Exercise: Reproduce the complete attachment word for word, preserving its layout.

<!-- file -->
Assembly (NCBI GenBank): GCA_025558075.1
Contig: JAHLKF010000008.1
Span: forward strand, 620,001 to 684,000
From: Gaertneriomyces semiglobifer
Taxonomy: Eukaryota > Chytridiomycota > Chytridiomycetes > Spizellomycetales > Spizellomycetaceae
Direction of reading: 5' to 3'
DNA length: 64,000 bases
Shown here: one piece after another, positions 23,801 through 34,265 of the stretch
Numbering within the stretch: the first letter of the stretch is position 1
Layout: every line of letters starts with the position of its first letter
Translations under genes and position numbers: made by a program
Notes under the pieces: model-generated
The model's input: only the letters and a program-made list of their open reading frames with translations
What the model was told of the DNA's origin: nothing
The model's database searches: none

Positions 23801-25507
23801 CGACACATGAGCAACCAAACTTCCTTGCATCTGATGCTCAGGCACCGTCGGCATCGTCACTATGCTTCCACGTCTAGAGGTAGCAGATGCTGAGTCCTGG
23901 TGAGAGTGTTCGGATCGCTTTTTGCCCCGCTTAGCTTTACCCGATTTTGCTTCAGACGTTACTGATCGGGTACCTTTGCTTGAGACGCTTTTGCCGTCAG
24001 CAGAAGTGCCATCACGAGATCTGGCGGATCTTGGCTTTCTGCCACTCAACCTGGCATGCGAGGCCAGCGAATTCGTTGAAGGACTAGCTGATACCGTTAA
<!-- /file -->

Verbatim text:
Assembly (NCBI GenBank): GCA_025558075.1
Contig: JAHLKF010000008.1
Span: forward strand, 620,001 to 684,000
From: Gaertneriomyces semiglobifer
Taxonomy: Eukaryota > Chytridiomycota > Chytridiomycetes > Spizellomycetales > Spizellomycetaceae
Direction of reading: 5' to 3'
DNA length: 64,000 bases
Shown here: one piece after another, positions 23,801 through 34,265 of the stretch
Numbering within the stretch: the first letter of the stretch is position 1
Layout: every line of letters starts with the position of its first letter
Translations under genes and position numbers: made by a program
Notes under the pieces: model-generated
The model's input: only the letters and a program-made list of their open reading frames with translations
What the model was told of the DNA's origin: nothing
The model's database searches: none

Positions 23801-25507
23801 CGACACATGAGCAACCAAACTTCCTTGCATCTGATGCTCAGGCACCGTCGGCATCGTCACTATGCTTCCACGTCTAGAGGTAGCAGATGCTGAGTCCTGG
23901 TGAGAGTGTTCGGATCGCTTTTTGCCCCGCTTAGCTTTACCCGATTTTGCTTCAGACGTTACTGATCGGGTACCTTTGCTTGAGACGCTTTTGCCGTCAG
24001 CAGAAGTGCCATCACGAGATCTGGCGGATCTTGGCTTTCTGCCACTCAACCTGGCATGCGAGGCCAGCGAATTCGTTGAAGGACTAGCTGATACCGTTAA